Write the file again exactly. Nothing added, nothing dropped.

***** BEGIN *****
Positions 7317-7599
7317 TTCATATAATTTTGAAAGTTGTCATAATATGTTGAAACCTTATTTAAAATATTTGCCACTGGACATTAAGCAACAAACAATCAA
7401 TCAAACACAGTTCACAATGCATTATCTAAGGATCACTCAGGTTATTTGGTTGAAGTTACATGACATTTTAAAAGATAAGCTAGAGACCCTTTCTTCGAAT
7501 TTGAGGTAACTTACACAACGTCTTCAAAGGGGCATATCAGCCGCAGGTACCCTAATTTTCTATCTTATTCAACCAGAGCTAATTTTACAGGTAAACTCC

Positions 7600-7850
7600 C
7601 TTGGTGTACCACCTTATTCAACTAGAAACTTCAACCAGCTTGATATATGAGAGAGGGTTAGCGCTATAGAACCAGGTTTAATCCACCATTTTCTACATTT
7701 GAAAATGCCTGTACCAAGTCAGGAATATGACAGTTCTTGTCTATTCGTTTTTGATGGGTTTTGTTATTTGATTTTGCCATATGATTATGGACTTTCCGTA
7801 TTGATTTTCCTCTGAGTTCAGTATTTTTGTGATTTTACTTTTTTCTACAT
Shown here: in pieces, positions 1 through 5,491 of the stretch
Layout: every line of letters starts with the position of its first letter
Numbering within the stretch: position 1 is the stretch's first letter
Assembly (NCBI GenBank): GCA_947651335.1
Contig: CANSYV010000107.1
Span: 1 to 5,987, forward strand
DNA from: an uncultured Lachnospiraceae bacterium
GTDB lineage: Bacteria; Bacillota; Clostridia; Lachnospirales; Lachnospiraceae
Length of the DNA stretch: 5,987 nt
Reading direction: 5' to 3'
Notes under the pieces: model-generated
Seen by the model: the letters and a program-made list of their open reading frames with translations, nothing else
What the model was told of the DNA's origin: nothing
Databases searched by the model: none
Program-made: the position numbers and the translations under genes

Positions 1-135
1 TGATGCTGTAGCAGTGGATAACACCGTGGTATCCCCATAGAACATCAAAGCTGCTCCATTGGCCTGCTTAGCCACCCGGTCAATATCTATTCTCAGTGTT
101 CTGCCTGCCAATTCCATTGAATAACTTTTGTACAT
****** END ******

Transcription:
Positions 7317-7599
7317 TTCATATAATTTTGAAAGTTGTCATAATATGTTGAAACCTTATTTAAAATATTTGCCACTGGACATTAAGCAACAAACAATCAA
7401 TCAAACACAGTTCACAATGCATTATCTAAGGATCACTCAGGTTATTTGGTTGAAGTTACATGACATTTTAAAAGATAAGCTAGAGACCCTTTCTTCGAAT
7501 TTGAGGTAACTTACACAACGTCTTCAAAGGGGCATATCAGCCGCAGGTACCCTAATTTTCTATCTTATTCAACCAGAGCTAATTTTACAGGTAAACTCC

Positions 7600-7850
7600 C
7601 TTGGTGTACCACCTTATTCAACTAGAAACTTCAACCAGCTTGATATATGAGAGAGGGTTAGCGCTATAGAACCAGGTTTAATCCACCATTTTCTACATTT
7701 GAAAATGCCTGTACCAAGTCAGGAATATGACAGTTCTTGTCTATTCGTTTTTGATGGGTTTTGTTATTTGATTTTGCCATATGATTATGGACTTTCCGTA
7801 TTGATTTTCCTCTGAGTTCAGTATTTTTGTGATTTTACTTTTTTCTACAT
Shown here: in pieces, positions 1 through 5,491 of the stretch
Layout: every line of letters starts with the position of its first letter
Numbering within the stretch: position 1 is the stretch's first letter
Assembly (NCBI GenBank): GCA_947651335.1
Contig: CANSYV010000107.1
Span: 1 to 5,987, forward strand
DNA from: an uncultured Lachnospiraceae bacterium
GTDB lineage: Bacteria; Bacillota; Clostridia; Lachnospirales; Lachnospiraceae
Length of the DNA stretch: 5,987 nt
Reading direction: 5' to 3'
Notes under the pieces: model-generated
Seen by the model: the letters and a program-made list of their open reading frames with translations, nothing else
What the model was told of the DNA's origin: nothing
Databases searched by the model: none
Program-made: the position numbers and the translations under genes

Positions 1-135
1 TGATGCTGTAGCAGTGGATAACACCGTGGTATCCCCATAGAACATCAAAGCTGCTCCATTGGCCTGCTTAGCCACCCGGTCAATATCTATTCTCAGTGTT
101 CTGCCTGCCAATTCCATTGAATAACTTTTGTACAT